It’s really great for a farmer to find out the price of beans in the market. But if a farmer can’t get the beans to market because there is no road, the information doesn’t really help. Cell phones can’t replace things you need from development, like roads and running water.ISAAC M. MBITI
Visiting Assistant Professor 2010-2011
Hosted by Prof. Esther Duflo, The Abdul Latif Jameel Poverty Action Lab (J-PAL), Department of Economics
Isaac Mbiti is an Assistant Professor of Public Policy and Economics in the Frank Batten School of Leadership and Public Policy at the University of Virginia (formerly, an Assistant Professor in the Department of Economics at Southern Methodist University in Dallas, Texas). He specializes in development economics, with a specific interest in randomized experiments.
Talk sponsored by the University of Oregon African Studies Program
M-Pesa is a mobile phone based money transfer system in Kenya which grew at a blistering pace following its inception in 2007. Dr. Mbiti examines how M-Pesa is used, its economic impacts, and the increase in cell phone usage across Africa in recent times.
Isaac Mbiti is an Assistant Professor of Public Policy and Economics in the Frank Batten School of Leadership and Public Policy at the University of Virginia. He specializes in development economics, with a specific interest in randomized experiments.
Prof. Mbiti earned his PhD from Brown University. He has received many grants, including fellowships from the Mellon Foundation, the Hewlett Foundation Compton Foundation, and the Chancellors Award from the University of Wisconsin-River Falls.
He was an Assistant Professor in the Department of Economics at Southern Methodist University when he visited MIT as an MLK Visiting Assistant Professor in the Department of Economics, where he worked closely with Prof. Esther Duflo in the Abdul Latif Jameel Poverty Action Lab (J-PAL). Prof. Mbiti focused on two on-going projects: “Experimental Evidence on the Returns to Vocational Education in Kenya” and “The Impact of Monitoring Technology on the impact of remittances in Kenya”. He gave guest lectures at MIT and conducted research on randomized evaluations of interventions in Kenya.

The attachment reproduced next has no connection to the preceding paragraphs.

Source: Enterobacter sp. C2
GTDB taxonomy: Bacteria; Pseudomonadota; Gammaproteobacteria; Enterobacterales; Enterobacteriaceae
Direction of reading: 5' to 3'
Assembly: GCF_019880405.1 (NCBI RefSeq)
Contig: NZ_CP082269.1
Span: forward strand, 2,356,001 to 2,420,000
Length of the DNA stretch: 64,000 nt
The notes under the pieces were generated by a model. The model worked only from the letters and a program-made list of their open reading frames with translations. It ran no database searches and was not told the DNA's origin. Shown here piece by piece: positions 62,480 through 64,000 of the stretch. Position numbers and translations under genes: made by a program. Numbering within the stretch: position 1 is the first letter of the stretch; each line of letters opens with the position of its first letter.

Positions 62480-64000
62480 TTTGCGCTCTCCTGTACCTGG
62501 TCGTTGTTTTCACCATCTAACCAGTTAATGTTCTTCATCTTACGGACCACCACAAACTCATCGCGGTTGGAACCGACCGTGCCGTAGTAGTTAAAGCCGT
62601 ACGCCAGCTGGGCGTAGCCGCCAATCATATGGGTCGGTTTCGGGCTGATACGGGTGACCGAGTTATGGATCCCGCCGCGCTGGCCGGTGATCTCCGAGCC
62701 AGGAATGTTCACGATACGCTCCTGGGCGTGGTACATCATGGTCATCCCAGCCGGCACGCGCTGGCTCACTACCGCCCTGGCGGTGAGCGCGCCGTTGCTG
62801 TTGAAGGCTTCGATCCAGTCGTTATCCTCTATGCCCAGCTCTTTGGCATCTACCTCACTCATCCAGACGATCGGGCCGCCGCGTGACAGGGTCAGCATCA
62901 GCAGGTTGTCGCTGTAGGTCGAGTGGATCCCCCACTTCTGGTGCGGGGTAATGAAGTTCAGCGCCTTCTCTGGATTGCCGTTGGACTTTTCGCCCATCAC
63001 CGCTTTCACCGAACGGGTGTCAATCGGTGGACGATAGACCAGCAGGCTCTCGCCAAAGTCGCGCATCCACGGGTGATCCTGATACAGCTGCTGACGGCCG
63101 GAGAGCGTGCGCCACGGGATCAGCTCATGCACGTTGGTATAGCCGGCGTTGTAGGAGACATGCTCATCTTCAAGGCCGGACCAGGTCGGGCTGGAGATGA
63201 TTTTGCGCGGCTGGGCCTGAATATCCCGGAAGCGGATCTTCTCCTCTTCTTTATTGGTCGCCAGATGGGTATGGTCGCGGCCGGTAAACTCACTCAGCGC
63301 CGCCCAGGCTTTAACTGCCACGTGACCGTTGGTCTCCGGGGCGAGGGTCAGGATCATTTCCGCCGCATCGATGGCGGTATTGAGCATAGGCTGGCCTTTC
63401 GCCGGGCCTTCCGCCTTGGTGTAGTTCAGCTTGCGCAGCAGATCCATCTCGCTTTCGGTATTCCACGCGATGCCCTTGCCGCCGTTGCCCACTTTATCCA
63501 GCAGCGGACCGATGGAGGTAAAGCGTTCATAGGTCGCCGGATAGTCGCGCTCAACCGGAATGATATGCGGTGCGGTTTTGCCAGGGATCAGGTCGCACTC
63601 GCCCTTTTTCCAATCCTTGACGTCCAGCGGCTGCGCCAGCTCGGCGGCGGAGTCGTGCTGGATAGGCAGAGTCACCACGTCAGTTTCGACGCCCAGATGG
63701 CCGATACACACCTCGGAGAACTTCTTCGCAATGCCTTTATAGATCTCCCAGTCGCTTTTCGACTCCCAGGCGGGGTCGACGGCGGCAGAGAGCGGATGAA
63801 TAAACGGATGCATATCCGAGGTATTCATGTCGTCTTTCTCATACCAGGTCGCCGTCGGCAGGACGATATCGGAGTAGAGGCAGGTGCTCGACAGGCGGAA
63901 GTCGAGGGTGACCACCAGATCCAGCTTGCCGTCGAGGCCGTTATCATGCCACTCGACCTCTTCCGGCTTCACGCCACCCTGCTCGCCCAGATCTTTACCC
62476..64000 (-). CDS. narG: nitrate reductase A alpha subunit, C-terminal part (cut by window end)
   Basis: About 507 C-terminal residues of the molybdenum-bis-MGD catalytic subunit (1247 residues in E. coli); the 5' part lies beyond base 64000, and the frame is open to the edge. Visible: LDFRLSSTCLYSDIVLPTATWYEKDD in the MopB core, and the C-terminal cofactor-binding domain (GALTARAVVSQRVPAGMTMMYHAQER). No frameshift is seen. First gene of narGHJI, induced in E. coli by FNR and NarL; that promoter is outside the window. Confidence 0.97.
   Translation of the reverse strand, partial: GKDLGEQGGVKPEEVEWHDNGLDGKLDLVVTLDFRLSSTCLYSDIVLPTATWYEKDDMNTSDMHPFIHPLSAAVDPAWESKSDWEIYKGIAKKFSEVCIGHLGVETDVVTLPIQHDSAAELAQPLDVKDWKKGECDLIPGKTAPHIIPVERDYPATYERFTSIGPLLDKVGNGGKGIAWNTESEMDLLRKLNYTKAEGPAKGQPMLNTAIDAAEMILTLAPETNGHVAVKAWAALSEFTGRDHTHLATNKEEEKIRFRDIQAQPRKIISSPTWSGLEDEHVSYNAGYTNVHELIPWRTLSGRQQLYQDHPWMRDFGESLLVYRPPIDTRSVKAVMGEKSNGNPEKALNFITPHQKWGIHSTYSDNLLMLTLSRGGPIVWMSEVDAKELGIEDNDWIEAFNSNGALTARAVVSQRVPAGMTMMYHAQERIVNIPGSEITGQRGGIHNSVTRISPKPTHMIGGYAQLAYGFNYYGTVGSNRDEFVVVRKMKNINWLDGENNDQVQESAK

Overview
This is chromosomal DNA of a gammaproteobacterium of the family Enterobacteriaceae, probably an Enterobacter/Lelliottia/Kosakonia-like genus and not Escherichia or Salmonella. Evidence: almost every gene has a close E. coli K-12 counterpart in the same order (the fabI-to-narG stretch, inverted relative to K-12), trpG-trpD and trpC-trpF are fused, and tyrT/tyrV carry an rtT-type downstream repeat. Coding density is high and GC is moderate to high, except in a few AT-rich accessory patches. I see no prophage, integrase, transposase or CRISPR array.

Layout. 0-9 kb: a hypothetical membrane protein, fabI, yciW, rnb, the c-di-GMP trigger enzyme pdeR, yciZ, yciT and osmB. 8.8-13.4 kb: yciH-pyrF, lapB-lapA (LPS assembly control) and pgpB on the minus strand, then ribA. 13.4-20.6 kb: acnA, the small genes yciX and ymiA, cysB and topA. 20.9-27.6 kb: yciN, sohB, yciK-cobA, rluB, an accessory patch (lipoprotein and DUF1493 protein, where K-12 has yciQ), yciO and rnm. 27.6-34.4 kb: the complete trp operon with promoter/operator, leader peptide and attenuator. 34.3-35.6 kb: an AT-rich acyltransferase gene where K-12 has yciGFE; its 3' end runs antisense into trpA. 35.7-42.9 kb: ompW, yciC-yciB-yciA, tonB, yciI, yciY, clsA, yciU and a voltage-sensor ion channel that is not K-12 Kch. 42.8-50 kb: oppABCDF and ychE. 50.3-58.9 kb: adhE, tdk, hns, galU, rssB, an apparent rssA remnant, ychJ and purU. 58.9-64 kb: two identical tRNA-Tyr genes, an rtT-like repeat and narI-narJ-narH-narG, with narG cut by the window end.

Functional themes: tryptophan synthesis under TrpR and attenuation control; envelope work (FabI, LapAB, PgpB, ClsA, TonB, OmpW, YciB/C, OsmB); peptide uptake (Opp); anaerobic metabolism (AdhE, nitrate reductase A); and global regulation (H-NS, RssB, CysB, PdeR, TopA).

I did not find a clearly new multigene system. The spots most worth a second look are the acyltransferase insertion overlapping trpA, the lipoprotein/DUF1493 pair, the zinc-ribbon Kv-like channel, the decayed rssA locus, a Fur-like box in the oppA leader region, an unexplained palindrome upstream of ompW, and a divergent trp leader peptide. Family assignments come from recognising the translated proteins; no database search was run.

"The Economic Impact of Mobile Phones” with Jenny C. Aker, Journal of Economic Perspectives, 2010, 24(3): 207–32 (Published version of the Article can be accessed here)
“The Determinants and Consequences of School Choice Errors in Kenya,” with Adrienne M. Lucas, American Economic Review, Papers and Proceedings, May 2012, 102(3): 283-288.
"Access, Sorting, and Achievement: the Short-Run Effects of Free Primary Education in Kenya” with Adrienne M. Lucas. American Economic Journal: Applied Economics, 4(4): 226-253. 2012
"Does Free Primary Education Narrow Gender Differences in Schooling Outcomes? Evidence from Kenya” with Adrienne M. Lucas. Journal of African Economies, October, 2012: 1-32.
“The Home Economics of E-Money: Velocity,Cash Management, and Discount Rates of M-Pesa Users” With David Weil, America Economic Review,Papers and Proceedings, May 2013
"Mobile Banking: The Impact of M-Pesa in Kenya” with David Weil, in NBER Volume on African Economic Successes, edited by Sebastian Edwards, Simon Johnson and David Weil, University of Chicago Press (forthcoming)
"Effects of School Quality on Student Achievement: Discontinuity Evidence from Kenya" with Adrienne M. Lucas. American Economic Journal: Applied Economics (forthcoming)
"Monsoon Wedding? The Effect of Female Labor Demand on Marriage Markets in India"
The previous version of this paper was titled: "Moving Women: Household Composition, Labor Demand and Crop Choice"
"Access and Quality in the Kenyan Education System: A Review of the Progress, Challenges and Potential Solutions" with Rachel Glennerster, Michael Kremer, and Kudzai Takavarasha. Report for Office of the Prime Minister of the Republic of Kenya, May 2011
"Youth and Livelihoods: A Review of Technical and Vocational Education and Training Programs for Youth” with Jamie McCasland and Holly Reed. International Rescue Committee, New York, 2011
"Vocational Education in Kenya” with Joan Hicks, Michael Kremer, and Edward Miguel
"Increasing the Development Impact of Migrant Remittances: A Field Experiment Among Kenyan Migrants in the USA” with Dean Yang
"Returns to Apprenticeship Training in Ghana" with Morgan Hardy and Jamie McCasland